temnein= to cut, meaning to cut in two. This is because diatom cells are composed of two
overlapping halves (Bates et al. 1998).The cell wall of diatoms is called the frustule, and
is composed of amorphous silica (SiO2) or glass. The frustule is covered by an organic
membrane, which allows nutrients to pass through for cell growth. All diatom skeletons
are made of silica and consist of two parts or frustules that fit inside each other like a
petri dish: the epitheca and the hypotheca. The upper half (epi) is called the epitheca, and
the lower half (hypo) is called hypotheca. The theca is composed of an epivalve, and the
hypovalve. The two valves include a flat or semi-flat valve face and a sloping mantle.
The valves have lines called striae. The epitheca and hypotheca support and encircle the
middle of the cell by bands of silica (girdle bands) that hold the two halves together. Each
of the valves contain a longitudinal slit called the raphe. The raphe is associated with
providing movement to the cell, and is attached to a substrate. The raphe secretes mucus
that attaches to particles or the substrata, which leaves a trail of this mucus as diatoms
9
move (Trainer et al. 2008). Pennate diatoms such as Pseudo-nitzschia have raphes present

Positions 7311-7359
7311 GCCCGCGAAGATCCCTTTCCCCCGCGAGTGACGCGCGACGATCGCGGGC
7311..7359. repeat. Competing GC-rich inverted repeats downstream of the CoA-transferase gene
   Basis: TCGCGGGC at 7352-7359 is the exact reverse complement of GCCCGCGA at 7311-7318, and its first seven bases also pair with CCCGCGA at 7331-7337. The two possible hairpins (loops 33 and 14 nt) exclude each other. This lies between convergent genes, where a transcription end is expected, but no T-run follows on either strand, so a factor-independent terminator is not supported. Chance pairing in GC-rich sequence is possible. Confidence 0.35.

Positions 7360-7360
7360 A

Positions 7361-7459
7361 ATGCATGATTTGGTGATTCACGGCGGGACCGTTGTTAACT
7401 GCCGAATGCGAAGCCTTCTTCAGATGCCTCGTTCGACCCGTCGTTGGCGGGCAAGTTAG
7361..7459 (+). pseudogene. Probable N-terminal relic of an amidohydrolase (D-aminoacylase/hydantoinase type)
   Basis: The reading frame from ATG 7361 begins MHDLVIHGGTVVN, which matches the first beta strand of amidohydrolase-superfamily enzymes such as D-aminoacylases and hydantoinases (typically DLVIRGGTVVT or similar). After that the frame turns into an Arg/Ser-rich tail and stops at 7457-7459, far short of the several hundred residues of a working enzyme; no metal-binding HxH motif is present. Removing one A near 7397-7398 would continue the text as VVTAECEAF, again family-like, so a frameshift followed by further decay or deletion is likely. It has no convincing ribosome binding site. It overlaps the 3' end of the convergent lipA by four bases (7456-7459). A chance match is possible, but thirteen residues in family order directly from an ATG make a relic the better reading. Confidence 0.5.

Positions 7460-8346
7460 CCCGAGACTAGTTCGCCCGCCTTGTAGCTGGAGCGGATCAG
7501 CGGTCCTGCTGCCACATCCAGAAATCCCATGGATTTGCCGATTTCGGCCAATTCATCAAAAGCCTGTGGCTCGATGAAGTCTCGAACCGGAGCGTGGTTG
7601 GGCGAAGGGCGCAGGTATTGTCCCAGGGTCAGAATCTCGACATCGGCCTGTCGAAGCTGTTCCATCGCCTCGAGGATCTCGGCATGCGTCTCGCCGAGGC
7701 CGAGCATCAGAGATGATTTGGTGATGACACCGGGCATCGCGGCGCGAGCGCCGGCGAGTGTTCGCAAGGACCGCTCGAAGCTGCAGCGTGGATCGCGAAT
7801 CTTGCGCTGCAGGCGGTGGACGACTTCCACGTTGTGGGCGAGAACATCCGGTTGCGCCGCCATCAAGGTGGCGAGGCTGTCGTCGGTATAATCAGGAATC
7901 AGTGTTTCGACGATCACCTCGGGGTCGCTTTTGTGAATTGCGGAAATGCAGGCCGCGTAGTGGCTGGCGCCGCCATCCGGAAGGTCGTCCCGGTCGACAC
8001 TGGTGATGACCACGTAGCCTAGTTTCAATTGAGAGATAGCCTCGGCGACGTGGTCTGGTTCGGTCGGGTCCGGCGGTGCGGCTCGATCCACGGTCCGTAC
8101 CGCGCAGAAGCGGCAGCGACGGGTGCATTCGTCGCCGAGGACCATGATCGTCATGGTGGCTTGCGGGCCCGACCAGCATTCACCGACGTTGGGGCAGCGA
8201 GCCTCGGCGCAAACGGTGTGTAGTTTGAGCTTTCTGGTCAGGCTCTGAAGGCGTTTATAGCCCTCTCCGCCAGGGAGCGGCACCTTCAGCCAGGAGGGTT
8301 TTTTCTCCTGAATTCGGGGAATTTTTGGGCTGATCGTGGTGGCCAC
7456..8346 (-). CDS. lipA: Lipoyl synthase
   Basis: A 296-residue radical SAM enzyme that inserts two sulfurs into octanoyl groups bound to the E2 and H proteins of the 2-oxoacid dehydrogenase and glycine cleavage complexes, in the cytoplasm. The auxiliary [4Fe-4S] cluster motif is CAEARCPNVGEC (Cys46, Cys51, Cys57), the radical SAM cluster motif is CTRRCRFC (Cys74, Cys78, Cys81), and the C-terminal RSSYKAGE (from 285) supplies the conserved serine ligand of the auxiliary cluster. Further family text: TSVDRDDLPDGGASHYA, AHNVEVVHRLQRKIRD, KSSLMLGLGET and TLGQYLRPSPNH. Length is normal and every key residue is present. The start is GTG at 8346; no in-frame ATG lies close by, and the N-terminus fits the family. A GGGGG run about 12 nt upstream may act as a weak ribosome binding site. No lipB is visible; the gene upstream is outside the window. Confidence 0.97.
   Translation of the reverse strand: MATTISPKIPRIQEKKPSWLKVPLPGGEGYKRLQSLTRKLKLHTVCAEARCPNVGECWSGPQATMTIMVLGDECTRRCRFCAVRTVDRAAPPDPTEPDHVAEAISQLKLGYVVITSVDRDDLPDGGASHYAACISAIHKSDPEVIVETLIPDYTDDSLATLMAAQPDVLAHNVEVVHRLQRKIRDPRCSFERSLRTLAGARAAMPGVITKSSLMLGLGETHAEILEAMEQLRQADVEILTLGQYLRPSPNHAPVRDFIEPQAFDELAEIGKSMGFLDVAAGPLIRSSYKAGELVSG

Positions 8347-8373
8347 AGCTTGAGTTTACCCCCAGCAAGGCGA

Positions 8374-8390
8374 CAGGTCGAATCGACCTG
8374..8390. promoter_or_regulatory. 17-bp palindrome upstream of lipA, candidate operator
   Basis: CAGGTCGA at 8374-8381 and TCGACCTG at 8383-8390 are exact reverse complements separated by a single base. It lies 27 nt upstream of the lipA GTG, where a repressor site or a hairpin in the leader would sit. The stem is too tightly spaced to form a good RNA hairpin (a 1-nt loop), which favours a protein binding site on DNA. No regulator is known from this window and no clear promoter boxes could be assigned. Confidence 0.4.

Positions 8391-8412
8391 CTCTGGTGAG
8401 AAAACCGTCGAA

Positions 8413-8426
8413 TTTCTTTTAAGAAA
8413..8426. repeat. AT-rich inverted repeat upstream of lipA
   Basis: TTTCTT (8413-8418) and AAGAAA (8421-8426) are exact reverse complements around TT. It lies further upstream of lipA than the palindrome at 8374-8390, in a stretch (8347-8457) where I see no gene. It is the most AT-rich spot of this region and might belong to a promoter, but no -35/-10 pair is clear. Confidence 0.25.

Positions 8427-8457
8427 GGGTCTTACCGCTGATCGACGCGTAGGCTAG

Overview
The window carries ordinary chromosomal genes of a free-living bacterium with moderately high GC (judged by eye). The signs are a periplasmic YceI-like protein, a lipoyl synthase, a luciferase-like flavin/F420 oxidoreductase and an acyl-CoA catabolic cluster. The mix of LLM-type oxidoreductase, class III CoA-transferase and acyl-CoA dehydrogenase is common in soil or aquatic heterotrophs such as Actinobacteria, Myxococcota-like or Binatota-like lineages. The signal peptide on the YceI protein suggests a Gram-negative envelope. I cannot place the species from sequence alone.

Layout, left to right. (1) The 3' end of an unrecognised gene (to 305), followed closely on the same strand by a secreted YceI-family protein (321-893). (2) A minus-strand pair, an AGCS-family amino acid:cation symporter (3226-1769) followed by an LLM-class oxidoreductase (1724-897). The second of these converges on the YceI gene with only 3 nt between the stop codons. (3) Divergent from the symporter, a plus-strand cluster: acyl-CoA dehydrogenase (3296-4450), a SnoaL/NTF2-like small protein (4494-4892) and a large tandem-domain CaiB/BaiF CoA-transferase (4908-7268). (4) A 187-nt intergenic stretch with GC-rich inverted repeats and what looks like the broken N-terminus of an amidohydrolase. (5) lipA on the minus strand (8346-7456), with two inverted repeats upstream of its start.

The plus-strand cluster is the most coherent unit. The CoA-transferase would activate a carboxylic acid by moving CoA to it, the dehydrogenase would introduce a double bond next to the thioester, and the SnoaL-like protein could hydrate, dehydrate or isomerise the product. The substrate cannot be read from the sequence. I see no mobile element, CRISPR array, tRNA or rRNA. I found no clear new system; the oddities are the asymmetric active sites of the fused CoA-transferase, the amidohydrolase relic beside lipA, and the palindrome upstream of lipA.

on both valves, termed biraphid.
However, motility in Pseudo-nitzschia is not known, for they are normally
suspended in the water column. The raphe is also present in the interior of the edge of the
valve, known as the keel. The keel is supported by structures called fibulae. The striae is
composed of rows of small pores, called poroids, alternating with rib like strips called
interstriae. The orientation of interstriae determines the order in which diatoms are
classified. Diatoms are classified into two orders based on shape; centric diatoms have
valves with a radial symmetry and pennate diatoms have valves with bilateral symmetry.
Figure 2. Image of Centric and Pennate Diatom
Fig. 3. Valve image of a pennate diatom and centric diatoms. Pennate diatoms are bilaterally symmetrical in valve-
view. Centric diatoms are radially symmetrical in valve-view.
Source: (http://botit.botany.wisc.edu/botany_130/Diversity/heterokonts/diatoms/diatoms.html)
Sexual Reproduction
Reproduction of diatoms can be either sexual or asexual through cellular division.
Though cellular division, reproduction occurs by binary fission, and two new individuals
10
form within the parent cell frustule. In this method, during the processes of mitosis and
cytokinesis, the two valves (hypotheca and epitheca) separate slightly and the division of
the protoplast occurs parallel to the valves. The daughter cell receives a theca cell as the
new epitheca. Division of the cell is complete when each of the individual cells the
hypotheca for each of the daughter cells is formed. The progressive reduction in
individuals' size is overcome because of the flexibility of the new cell walls or by sexual
reproduction.
The predominant method of reproduction in pennate diatoms is sexual